USPA discussed with the PIA Technical Committee a series of 9 fatalities where jumpers impacted without a fully open reserve, after AAD activation. These were dubbed LROs (Low Reserve Openings – a bit of a misnomer, they’re actually Low Reserve NON-Openings). In March 2010 they released a Skydiver Advisory (here, page 9), which recommended that jumpers review their decision altitudes and consider deploying higher than the recommended minimum of 2,000 feet.
In 2014, USPA raised its minimum opening altitudes from 2,000 feet to 2,500 feet, a move copied by most of the world. The BPA raised minimum openings to 3,000 feet, which has been standard in France for many years. Yet, how many of us made a conscious change in our critical activation altitudes? With opening at least 500 feet higher, we could reasonably raise our AAD firing altitude by 100 to 400 feet and build a bigger margin of safety at the bottom end, without affecting the top end (provided we are vigilant).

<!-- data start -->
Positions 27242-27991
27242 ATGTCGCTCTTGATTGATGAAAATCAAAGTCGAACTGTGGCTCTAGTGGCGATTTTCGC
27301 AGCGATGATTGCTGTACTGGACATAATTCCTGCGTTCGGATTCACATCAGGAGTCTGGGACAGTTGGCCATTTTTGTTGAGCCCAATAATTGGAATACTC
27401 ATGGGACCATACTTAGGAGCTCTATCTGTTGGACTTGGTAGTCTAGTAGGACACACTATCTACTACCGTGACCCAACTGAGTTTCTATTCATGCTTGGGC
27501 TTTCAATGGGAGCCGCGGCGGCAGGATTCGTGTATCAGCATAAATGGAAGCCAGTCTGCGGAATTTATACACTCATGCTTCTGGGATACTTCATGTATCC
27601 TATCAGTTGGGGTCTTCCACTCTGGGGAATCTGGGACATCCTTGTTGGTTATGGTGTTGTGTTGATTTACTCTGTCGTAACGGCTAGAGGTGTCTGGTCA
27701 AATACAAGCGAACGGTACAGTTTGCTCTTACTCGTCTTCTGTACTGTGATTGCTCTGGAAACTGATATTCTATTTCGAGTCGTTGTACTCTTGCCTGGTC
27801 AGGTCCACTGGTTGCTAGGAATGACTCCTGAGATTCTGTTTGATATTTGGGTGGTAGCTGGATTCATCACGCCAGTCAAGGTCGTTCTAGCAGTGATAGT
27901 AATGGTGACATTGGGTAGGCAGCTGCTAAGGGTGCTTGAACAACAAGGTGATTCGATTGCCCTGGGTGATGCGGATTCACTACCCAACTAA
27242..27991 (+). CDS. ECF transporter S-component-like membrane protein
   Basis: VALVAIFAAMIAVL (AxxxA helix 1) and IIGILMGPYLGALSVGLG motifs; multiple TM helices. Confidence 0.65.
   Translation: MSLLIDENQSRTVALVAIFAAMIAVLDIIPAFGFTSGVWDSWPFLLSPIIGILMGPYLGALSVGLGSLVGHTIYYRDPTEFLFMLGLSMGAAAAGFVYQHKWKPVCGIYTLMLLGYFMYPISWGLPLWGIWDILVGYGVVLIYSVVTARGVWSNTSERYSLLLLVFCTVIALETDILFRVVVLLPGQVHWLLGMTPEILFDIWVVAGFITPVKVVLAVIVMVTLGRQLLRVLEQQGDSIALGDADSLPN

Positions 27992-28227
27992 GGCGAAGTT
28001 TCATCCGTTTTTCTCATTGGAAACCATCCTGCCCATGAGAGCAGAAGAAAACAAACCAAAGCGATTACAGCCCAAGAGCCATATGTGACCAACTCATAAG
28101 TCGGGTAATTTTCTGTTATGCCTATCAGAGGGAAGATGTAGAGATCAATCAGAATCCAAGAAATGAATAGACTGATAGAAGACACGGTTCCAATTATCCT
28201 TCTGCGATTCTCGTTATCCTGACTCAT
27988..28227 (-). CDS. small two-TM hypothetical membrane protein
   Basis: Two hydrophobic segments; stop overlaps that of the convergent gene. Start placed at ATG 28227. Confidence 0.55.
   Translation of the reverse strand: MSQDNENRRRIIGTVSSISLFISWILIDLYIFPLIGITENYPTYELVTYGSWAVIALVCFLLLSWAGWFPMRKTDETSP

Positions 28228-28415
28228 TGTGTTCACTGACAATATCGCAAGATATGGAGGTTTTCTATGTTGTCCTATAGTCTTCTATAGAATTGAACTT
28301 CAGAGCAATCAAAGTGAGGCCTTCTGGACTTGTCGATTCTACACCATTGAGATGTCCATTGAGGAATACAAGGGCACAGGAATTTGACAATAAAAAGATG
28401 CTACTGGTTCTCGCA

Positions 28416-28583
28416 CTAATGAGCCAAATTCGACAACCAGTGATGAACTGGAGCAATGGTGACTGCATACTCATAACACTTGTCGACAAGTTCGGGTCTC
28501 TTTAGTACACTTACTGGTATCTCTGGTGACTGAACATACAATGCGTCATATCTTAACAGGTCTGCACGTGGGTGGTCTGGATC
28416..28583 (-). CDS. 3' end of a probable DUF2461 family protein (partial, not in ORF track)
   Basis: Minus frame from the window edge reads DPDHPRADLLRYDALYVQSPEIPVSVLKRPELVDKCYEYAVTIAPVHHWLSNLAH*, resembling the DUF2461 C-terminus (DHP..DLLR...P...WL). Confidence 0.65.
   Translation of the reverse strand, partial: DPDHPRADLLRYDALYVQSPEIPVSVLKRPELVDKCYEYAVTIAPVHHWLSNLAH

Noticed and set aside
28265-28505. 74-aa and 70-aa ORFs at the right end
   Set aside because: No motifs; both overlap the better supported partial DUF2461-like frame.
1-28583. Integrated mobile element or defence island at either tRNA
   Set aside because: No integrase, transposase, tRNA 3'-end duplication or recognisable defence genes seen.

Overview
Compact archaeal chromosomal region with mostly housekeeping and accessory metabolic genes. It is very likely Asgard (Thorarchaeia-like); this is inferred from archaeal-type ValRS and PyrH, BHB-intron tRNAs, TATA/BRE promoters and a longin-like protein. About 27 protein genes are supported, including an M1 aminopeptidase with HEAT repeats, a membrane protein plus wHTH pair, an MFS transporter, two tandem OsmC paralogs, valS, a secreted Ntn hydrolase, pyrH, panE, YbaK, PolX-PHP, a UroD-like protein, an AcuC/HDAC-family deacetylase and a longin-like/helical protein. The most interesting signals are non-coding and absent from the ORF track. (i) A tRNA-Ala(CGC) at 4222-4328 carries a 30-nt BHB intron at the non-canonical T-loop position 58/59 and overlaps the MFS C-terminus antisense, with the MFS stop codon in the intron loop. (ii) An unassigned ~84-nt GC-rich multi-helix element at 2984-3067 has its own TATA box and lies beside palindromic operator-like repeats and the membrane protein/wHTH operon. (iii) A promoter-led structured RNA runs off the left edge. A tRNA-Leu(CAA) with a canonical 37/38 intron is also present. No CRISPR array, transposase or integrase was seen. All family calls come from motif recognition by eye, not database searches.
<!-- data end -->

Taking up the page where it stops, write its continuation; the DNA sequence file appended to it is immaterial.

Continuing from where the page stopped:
Six years of investigations into LROs by the PIA Committee produced a report (here), that considered 6 possible LRO factors:
Despite extensive investigations the committee was unable to establish equipment-related causes (A, B, D, E) and was therefore only able to make recommendations relating to C and F.
“Over the last six years of discussion, committee deliberation, bench testing, development of customized load sensors, live testing and the combined efforts of some of the brightest contributors to our industry in modern times, the Committee Members have yet to locate evidence that supports or indicates a systemic or specific equipment design issue.” PIA Technical Committee
A – AAD and Harness/Container interface B – AAD initiated deployment sequence is different to manual activation…